They should have an outstanding track record of academic achievement, excellent laboratory skills that are relevant to the project and have the drive to lead this research-intensive PhD project. Applicants should have the ability to think critically, rationally and independently. Excellent verbal and written English skills are essential.
Candidates need to obtain an UQ Graduate School Scholarship (UQGSS – Living, tuition and health cover for international students; living and tuition for domestic students) or equivalent prior to commencement of candidature. Prospective students will be provided with assistance to apply for UQGSS.
To discuss these roles and for further information, please contact Dr Bin Luo at email@example.com.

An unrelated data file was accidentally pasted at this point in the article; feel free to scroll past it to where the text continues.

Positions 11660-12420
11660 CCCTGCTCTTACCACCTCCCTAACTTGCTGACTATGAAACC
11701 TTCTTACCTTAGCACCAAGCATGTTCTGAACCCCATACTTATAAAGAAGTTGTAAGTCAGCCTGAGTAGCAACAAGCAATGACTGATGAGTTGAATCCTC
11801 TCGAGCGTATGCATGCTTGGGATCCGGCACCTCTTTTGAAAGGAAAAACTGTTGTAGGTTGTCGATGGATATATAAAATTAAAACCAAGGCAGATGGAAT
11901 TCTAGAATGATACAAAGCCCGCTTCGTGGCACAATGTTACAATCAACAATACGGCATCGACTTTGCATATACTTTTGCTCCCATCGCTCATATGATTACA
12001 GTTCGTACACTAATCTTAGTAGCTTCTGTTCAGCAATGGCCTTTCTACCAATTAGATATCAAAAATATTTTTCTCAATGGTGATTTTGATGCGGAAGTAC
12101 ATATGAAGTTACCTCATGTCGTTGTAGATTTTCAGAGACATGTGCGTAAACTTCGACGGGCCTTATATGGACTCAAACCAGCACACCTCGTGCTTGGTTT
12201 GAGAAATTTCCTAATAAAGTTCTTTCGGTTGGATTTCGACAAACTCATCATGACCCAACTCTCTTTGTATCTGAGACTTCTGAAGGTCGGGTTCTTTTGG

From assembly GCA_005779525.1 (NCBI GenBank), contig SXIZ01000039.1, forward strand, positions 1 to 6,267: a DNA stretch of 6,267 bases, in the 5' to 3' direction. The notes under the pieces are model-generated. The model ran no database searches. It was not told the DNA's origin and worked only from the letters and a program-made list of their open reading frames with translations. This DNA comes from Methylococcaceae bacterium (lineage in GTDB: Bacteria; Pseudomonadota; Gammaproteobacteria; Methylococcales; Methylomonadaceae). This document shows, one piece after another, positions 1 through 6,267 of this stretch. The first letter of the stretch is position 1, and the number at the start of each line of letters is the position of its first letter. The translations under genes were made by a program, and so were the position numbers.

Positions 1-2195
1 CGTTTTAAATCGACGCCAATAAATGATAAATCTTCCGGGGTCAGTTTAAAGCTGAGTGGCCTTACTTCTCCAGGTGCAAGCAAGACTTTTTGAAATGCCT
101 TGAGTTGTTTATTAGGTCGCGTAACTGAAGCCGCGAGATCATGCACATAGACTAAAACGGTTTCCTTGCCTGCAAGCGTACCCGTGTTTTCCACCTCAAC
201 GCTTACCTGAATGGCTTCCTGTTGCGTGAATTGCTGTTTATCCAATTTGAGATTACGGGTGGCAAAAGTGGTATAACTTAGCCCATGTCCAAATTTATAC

To apply for EOI please DO NOT use the Apply button below. Please email Dr Bin Luo and supply the following documentation: Cover letter, Complete Tertiary Academic Records (with grades/GPA scores, and official grading scale details), and detailed Academic Resume/CV.
Expression of Interest Closing Dates
Please note the different EOI closing dates for international and domestic candidates as per UQ Graduate School research higher degree application and scholarship round timelines as advertised on their website: https://graduate-school.uq.edu.au/scholarships.
Deadline domestic students: 20 April 2018
Deadline international students: 26 January 2018
Applications close: 20 April 2018 11:55pm E. Australia Standard Time